“Da Momma’s Boy” had his mom smiling from ringpost to ringpost, as Denis Douglin got the better of Steven Martinez in the opening bout of ESPN’s “Friday Night Fights” Season 15.

The judges saw it 77-75 (Douglin), 77-75 (Martinez) and 77-75 (Douglin) in a super-tight contest which on paper looked like a pick ‘em fight, and played out that way at Mallory Square in Key West, Fla., and on ESPN2.

Message board wiseguys might well say that Douglin, trained by his mother Saphya, enjoyed the Haymon edge when it came time to score the bout; he is managed by the all-powerful Al Haymon, and critics will say that was in the back of the mind of the two men who scored it for the victor.

Douglin (13-1 entering; living in Marlboro, N.J., born in Brooklyn; age 23) and Martinez (11-0 entering; from the Bronx; age 21) fought at the junior middleweight class.

Douglin explained pre-fight that the training arrangement works because unlike a situation when a dad trains a son, she isn’t living vicariously through him.

In the first, the leather was swapped from the start. The lefty Douglin threw them a bit straighter and may have taken the frame. He landed four more blows than his foe, according to CompuBox.

In the second, Douglin ate a lead right to the head and then a right to the body and he didn’t care for it with a minute to go. He was the busier man, but Martinez may have made up for that with his power edge.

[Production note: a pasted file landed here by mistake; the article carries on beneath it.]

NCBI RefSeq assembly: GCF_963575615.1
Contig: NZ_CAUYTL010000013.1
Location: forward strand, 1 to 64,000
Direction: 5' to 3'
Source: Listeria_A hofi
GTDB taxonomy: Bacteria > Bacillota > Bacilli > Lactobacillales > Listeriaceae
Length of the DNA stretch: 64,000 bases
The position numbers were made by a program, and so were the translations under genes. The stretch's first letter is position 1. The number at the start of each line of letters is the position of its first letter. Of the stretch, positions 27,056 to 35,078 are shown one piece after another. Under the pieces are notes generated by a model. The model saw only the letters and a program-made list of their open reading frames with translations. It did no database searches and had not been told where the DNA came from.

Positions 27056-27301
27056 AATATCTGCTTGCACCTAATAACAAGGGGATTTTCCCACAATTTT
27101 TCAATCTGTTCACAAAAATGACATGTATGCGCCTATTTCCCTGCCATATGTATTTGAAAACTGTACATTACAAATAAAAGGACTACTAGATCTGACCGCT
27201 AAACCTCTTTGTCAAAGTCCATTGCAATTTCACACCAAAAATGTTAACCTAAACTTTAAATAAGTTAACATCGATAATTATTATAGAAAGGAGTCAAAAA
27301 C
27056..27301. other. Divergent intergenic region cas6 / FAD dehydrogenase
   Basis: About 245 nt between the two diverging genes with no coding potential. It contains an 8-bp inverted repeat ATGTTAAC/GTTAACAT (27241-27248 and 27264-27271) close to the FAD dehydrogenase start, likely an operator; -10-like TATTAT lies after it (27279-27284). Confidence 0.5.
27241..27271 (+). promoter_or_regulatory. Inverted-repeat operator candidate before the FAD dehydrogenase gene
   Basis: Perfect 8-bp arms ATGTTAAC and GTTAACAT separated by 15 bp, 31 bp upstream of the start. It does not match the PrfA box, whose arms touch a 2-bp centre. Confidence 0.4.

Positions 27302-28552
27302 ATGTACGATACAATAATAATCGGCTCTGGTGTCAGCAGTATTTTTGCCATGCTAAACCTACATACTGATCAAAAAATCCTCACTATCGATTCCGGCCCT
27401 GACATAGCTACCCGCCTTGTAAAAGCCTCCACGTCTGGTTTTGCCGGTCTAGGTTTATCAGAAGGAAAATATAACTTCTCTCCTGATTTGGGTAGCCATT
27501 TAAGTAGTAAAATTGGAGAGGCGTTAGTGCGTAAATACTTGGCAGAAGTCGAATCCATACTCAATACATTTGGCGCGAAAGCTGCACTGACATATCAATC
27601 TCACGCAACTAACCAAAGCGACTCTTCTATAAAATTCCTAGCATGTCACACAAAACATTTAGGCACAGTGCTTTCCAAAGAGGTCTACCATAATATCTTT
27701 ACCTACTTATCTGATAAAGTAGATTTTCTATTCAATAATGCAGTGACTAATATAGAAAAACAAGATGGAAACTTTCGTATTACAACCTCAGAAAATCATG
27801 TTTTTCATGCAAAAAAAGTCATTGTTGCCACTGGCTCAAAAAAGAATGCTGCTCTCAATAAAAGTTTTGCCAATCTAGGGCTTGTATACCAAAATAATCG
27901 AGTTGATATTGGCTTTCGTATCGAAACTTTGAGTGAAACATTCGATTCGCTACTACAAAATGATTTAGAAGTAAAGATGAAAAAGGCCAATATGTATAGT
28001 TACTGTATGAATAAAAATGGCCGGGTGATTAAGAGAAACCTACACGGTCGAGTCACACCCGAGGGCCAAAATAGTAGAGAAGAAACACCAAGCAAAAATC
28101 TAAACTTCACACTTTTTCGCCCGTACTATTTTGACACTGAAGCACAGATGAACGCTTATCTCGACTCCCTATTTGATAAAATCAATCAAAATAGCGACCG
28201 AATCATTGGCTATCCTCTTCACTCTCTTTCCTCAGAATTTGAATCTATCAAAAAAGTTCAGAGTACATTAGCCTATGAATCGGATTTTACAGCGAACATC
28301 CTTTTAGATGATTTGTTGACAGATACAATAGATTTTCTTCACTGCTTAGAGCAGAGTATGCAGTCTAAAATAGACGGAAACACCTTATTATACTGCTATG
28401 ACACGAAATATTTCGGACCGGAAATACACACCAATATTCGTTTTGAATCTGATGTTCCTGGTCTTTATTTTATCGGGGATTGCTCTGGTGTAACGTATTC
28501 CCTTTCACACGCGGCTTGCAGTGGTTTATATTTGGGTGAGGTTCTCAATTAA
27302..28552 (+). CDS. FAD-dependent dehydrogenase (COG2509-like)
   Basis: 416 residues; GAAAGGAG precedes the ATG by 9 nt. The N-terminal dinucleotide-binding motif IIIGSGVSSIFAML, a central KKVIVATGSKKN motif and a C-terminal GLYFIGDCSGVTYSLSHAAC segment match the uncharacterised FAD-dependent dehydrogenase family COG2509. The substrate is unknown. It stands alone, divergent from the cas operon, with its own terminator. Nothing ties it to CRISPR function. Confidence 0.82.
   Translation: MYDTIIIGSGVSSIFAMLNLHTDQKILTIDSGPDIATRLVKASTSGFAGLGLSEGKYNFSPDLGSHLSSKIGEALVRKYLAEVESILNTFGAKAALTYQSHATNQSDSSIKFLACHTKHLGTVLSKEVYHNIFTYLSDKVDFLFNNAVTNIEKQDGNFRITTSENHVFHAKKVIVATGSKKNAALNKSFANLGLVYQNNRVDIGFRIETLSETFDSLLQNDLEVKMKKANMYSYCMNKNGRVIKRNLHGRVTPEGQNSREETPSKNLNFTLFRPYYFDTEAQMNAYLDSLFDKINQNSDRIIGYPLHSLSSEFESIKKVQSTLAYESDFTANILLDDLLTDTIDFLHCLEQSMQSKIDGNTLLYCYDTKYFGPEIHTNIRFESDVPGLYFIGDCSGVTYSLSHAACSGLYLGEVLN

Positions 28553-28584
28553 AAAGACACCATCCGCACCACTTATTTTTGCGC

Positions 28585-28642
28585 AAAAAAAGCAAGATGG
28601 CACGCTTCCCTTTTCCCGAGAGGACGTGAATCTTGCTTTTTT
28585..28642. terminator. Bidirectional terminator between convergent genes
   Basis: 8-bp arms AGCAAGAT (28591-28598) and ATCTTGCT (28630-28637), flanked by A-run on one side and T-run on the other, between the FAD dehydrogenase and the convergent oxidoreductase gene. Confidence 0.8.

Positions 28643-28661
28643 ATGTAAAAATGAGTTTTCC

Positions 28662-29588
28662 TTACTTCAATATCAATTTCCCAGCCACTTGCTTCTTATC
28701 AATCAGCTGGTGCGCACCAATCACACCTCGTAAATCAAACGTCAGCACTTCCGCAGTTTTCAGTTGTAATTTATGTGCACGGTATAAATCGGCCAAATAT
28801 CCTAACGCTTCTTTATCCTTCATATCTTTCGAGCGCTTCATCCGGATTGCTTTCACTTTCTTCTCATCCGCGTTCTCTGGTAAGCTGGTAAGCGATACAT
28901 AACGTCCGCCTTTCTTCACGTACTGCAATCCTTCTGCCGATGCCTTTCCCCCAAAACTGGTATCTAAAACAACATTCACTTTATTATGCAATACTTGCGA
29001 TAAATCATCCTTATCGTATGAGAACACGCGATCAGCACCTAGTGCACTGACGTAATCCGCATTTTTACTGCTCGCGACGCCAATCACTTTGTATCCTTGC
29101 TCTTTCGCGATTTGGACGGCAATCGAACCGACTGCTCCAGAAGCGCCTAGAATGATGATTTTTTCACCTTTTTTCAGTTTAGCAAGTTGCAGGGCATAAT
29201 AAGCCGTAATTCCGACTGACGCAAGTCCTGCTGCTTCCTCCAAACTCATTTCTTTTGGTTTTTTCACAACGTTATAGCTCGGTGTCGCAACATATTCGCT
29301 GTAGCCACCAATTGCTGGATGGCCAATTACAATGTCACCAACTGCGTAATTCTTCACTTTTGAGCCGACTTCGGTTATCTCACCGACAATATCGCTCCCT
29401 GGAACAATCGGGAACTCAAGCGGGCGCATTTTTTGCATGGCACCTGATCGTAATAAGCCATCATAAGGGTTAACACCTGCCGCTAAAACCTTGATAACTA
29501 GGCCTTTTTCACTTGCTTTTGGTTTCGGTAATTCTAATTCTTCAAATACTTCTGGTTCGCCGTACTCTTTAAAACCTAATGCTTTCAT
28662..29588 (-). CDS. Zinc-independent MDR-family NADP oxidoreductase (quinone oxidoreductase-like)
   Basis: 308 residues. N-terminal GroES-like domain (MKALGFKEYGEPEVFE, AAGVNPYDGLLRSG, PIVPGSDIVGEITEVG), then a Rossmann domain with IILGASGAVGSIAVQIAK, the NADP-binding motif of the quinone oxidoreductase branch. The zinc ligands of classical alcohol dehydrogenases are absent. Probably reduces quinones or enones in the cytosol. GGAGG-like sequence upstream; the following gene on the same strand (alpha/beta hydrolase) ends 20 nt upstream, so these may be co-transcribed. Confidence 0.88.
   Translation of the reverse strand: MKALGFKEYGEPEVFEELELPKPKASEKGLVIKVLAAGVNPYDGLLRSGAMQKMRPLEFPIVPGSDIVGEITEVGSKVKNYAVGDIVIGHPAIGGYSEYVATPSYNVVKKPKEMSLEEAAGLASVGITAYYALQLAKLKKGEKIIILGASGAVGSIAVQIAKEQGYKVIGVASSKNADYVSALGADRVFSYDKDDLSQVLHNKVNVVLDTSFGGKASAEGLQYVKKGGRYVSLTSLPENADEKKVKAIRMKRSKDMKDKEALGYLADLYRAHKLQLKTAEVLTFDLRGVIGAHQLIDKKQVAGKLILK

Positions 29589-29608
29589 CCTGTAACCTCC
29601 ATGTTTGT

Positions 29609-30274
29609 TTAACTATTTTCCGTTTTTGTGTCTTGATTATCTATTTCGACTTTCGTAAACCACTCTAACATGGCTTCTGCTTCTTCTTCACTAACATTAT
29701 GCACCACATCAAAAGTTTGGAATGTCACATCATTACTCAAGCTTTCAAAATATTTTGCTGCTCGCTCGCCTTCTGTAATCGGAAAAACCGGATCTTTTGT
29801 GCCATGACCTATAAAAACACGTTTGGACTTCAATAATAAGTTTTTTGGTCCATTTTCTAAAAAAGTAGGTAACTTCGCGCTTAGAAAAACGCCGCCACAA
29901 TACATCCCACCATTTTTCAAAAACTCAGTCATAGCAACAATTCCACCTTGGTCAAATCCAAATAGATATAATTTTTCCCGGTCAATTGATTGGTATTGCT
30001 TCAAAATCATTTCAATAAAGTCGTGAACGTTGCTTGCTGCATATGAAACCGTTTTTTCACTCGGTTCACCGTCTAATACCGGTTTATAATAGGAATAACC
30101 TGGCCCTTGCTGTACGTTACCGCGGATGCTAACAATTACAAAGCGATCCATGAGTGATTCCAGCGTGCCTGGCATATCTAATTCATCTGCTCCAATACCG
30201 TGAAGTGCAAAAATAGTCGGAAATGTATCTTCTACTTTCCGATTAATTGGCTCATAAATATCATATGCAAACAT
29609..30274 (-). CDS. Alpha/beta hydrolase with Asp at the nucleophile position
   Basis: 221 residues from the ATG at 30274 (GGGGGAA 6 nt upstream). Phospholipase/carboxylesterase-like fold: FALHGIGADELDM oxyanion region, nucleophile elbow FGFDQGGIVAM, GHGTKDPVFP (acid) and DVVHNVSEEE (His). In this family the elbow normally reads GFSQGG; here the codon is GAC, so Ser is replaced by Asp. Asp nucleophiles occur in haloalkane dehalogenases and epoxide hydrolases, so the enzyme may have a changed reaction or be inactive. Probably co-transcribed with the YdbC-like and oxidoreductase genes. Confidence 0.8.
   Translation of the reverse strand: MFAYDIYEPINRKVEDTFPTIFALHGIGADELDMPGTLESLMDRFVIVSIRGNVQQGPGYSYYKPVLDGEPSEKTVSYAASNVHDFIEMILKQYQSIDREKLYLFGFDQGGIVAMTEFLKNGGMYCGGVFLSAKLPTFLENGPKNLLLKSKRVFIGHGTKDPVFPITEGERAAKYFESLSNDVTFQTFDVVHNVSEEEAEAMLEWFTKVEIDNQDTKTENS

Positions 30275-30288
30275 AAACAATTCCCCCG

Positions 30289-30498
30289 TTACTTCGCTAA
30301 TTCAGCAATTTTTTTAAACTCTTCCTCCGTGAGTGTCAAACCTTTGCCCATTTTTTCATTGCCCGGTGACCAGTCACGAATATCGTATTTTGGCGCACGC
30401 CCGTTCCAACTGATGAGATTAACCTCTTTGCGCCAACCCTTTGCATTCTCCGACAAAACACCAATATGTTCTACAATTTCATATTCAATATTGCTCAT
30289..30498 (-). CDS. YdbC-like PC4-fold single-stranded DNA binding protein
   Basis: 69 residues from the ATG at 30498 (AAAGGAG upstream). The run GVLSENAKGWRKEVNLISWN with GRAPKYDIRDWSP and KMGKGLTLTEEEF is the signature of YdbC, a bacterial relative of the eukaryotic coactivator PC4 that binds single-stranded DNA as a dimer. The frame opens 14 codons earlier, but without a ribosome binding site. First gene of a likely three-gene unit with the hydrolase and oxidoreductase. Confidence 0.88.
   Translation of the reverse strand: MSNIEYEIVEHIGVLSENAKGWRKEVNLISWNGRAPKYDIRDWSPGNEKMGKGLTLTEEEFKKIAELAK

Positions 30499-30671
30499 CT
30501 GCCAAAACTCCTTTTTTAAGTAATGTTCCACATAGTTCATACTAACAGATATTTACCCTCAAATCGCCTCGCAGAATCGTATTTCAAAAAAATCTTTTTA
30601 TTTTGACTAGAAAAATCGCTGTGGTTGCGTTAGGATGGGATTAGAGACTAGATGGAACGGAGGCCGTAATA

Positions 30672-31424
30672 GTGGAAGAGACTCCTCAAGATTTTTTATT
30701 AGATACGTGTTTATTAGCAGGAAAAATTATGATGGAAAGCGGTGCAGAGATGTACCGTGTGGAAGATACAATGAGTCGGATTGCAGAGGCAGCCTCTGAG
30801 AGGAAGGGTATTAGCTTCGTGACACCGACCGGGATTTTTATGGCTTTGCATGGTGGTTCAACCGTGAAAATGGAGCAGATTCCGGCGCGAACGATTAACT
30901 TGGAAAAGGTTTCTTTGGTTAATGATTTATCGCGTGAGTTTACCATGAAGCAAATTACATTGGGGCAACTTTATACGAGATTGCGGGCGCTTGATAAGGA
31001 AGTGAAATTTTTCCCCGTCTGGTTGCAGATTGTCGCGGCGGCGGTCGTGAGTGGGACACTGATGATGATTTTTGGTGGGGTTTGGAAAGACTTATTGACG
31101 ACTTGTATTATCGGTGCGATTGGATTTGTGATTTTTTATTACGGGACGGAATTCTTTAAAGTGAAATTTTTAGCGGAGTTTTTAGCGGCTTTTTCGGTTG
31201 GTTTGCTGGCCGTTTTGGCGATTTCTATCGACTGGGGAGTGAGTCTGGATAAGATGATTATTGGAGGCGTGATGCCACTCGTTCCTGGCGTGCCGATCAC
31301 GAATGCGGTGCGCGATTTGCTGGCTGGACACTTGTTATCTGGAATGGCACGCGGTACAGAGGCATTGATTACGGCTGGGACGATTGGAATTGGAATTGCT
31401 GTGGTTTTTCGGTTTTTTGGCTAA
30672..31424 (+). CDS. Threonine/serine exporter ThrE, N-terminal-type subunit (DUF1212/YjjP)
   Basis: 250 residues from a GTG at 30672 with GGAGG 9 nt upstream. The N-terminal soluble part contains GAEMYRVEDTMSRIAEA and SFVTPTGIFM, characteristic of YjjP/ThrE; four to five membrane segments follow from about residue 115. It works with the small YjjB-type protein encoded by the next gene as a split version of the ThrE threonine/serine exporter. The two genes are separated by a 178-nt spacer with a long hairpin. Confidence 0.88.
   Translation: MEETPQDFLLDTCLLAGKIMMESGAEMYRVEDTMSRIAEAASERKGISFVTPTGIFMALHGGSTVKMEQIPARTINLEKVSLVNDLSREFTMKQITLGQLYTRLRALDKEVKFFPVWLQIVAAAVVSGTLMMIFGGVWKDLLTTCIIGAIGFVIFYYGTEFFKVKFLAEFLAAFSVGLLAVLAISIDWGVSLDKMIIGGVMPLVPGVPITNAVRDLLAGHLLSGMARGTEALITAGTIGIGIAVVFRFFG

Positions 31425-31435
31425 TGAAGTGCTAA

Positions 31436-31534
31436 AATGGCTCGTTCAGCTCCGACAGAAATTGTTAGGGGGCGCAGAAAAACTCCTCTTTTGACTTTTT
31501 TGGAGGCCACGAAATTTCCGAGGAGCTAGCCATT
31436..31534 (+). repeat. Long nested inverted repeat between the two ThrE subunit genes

In the third, Douglin continued to move, so Martinez couldn’t launch his heavy thunder as easily. The Bronx fighter tends to drop his hands and leave himself open in a glaring manner, and Douglin found him a few times. Martinez went lefty and ate a shot right before the bell, so he ended that experiment.

In the fourth, analyst Teddy Atlas said that Martinez looked predictable, and too often did things the same way. He also, Atlas said, tends to back straight up. Douglin’s trainer-mom told him not to overthrow, to throw shorter punches, and to throw and not leave his hand out there and wait for a receipt. All solid advice…

In the fifth, Douglin looked to be first, looked to get his hands on his foe first. Martinez wanted to land that heavy metal, but too often, Douglin saw it coming. Atlas had it 38-38 through four. Douglin landed a clean left at the bell, at the end of another tight round.